MEE February 2013 Constitutional Law Essay – Answer and Self-Reflection

by thedesertion

So, as you may be able to tell, I wasn’t having a good day yesterday. I decided to take most of today off to kind of relax and bring myself to a better place. I am feeling a bit better today.

In continuing with my essay series, here is my self-reflection on the answer I wrote for the February 2013 MEE on Constitutional Law. You can find the essay question here

I decided to write the essay all over again, with the 30-minute time limit. I decided to model the structure and organization of my essay response in the same way that it appears on the rubric. I am doing this because so that it’s easier for the exam grader to give me points. I kind of like stating the conclusion first because I think it lets the exam grader know where I’m headed before I get there. I am liking the CREAC format. It’s an organizational format that I’d never used before. 

One thing to remember is that there are always three issues on every MEE essay. Even if the question prompt only poses two questions or issues, there are actually three. I didn’t know this going into the exam, so I only wrote down two issues, even though in my analysis I actually did three. It would have been better to separate the three issues and analyze them individually, regardless of what the question prompt look like. If you look at the question prompt, it only poses two questions. What it’s missing is really the third issue which should be analyzed first, because the two issues listed there on the question prompt turn on how you answer the first issue. That first issue is: “When a privately owned company operates a town, should it be treated as if it were a state for the purpose of constitutional analysis?” I had addressed this in my analysis of the other two issues, but I should have given this issue its own analysis. 

I think the examiners wanted me to fall into a trap and say that the 14th Amendment makes the Constitution’s provisions applicable to the states, and that AutoCo is not a state actor, so it is not obligated to uphold the Constitution like the states are. Luckily, I didn’t fall for that. How it turns out is that the AutoCo should be treated like a state due to the public function doctrine, the son’s expulsion was in violation of the 1st Amendment, and that the father’s trespass arrest violated the 1st Amendment.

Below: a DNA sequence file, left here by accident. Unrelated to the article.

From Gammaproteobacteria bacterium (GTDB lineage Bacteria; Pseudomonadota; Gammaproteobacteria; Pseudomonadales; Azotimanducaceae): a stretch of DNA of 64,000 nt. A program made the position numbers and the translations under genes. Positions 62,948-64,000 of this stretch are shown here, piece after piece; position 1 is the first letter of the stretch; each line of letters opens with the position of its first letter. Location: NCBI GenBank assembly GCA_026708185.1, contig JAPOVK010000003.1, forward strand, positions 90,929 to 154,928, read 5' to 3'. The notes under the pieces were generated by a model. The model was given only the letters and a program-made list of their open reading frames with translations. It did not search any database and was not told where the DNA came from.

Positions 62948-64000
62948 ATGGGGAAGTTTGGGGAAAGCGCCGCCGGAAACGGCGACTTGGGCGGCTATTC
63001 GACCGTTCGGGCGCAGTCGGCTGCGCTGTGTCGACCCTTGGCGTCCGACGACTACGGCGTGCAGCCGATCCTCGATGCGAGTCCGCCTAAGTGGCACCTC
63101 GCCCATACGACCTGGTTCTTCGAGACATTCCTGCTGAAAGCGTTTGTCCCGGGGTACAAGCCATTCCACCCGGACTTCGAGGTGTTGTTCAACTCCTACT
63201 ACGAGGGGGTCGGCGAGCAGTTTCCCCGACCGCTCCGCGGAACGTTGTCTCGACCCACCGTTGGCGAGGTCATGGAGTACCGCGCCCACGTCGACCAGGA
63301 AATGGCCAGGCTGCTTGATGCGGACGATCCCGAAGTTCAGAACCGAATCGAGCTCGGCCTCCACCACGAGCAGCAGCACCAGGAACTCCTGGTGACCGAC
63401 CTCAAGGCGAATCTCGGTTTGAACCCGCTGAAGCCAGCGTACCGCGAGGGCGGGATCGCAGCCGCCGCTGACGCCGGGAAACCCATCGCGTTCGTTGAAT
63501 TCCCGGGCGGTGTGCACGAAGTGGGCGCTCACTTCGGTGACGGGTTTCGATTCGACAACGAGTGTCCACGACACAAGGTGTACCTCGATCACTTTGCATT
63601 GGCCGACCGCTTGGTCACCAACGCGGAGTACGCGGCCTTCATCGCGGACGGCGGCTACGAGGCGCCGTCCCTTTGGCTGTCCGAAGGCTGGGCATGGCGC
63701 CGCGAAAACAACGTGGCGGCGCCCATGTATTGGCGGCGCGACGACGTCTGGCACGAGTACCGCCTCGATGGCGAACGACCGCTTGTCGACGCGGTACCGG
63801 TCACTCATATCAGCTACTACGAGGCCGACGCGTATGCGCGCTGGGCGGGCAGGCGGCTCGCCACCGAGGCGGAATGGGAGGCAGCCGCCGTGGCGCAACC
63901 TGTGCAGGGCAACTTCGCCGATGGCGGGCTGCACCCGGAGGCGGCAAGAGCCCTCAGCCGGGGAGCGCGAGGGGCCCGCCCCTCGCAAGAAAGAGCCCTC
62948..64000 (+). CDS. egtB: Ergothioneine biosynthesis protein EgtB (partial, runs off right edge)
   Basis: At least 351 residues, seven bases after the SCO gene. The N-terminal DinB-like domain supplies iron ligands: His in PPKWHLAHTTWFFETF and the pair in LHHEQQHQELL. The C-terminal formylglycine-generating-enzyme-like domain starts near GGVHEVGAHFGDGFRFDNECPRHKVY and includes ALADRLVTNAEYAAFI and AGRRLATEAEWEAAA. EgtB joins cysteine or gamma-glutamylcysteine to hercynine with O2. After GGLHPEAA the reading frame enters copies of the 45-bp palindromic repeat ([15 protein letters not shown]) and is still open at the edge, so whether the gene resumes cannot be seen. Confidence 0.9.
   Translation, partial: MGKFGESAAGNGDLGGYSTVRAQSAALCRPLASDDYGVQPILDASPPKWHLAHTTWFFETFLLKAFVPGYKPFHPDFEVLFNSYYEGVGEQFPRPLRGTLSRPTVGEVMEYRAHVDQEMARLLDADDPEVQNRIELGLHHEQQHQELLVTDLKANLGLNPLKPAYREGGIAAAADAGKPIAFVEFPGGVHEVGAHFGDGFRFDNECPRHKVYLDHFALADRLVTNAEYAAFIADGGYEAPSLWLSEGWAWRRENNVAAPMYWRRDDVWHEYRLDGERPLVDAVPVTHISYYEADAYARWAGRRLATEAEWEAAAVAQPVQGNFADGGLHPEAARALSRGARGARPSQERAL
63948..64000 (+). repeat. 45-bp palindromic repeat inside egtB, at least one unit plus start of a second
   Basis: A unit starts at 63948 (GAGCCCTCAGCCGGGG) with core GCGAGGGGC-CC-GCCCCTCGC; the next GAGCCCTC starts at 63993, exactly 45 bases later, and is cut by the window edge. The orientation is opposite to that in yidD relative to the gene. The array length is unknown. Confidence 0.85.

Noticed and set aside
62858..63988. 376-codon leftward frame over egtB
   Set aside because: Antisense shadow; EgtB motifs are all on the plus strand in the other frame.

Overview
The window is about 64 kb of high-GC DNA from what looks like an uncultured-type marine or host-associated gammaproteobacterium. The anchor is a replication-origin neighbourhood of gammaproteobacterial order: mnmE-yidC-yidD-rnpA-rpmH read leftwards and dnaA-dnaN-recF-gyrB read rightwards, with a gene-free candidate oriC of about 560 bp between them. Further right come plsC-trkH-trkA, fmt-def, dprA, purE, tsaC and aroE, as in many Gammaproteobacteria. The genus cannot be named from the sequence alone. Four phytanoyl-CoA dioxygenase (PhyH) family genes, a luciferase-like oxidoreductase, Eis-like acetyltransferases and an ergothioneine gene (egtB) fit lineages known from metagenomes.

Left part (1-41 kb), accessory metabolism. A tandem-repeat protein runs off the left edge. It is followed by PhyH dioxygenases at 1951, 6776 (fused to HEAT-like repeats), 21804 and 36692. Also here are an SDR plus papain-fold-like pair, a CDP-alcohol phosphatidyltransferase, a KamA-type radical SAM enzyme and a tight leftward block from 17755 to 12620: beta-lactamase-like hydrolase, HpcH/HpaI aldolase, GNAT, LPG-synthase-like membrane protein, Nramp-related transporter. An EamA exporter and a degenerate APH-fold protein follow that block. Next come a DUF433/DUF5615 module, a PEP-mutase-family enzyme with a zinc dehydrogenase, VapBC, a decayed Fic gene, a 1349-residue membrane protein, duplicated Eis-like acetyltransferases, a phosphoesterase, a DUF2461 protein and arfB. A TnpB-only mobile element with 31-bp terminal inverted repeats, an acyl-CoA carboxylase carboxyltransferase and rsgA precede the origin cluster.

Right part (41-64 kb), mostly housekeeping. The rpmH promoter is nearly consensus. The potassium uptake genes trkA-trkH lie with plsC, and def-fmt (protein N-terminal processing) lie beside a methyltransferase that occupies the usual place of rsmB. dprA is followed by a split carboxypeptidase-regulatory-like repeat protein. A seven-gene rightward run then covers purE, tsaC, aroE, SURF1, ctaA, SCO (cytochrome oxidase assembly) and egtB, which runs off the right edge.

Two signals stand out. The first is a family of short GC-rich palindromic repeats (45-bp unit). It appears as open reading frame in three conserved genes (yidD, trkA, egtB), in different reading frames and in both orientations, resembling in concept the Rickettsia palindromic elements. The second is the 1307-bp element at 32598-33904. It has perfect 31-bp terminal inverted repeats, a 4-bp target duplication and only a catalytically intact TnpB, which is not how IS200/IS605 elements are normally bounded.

I was spot on with the first two issues, but I completely missed the third issue. I thought that the anti-leaflet ordinance was just a time, place, and manner issue and since leafleting is just one of many ways to convey speech, the father would just have to pick another way to do it, like talking aloud, or holding up a banner. Now, I realize that my understanding of the time, place, and manner restrictions was wrong. A medium is a way of communicating speech. So leafleting is a way to communicate speech. Banning a way of communicating speech is not allowed. So, what we have here in this essay is a total and complete ban, and not a time, place, or manner restriction. Because it’s a total ban rather than a TPM restriction, then the analysis goes to intermediate scrutiny, and you never reach the TPM analysis altogether. 

The intermediate scrutiny for 1st Amendment purposes is: i) the regulation must be narrowly tailored to achieve a significant government interest; and ii) the regulation must leave open ample alternative channels for expressive activity; and iii) the true purpose for the regulation may can’t be the suppression of ideas.

States can regulate the incidental effects of speech out in public if they do it on a content neutral basis. The government’s interest in keeping the sidewalks clear of litter just isn’t strong enough to justify a ban on leafleting. However, to sanction the person distributing the leaflets just because the people who received his leaflets were littering would be over extending that power to regulate. Also, the total medium ban on the leafleting isn’t narrowly tailored, and it eliminates an entire channel of expression meaning that there might not be enough alternative channels of communication open to the person who wants to communicate the speech. 

It took me a while to understand why I hadn’t performed well on this essay. In my mind, TPM was the major argument for the father, yet, I didn’t have a handle on what TPM restrictions are all about. I had to call a colleague and discuss the essay. Now that I’ve got it all sorted out, I am feeling that my knowledge has grown a little. 

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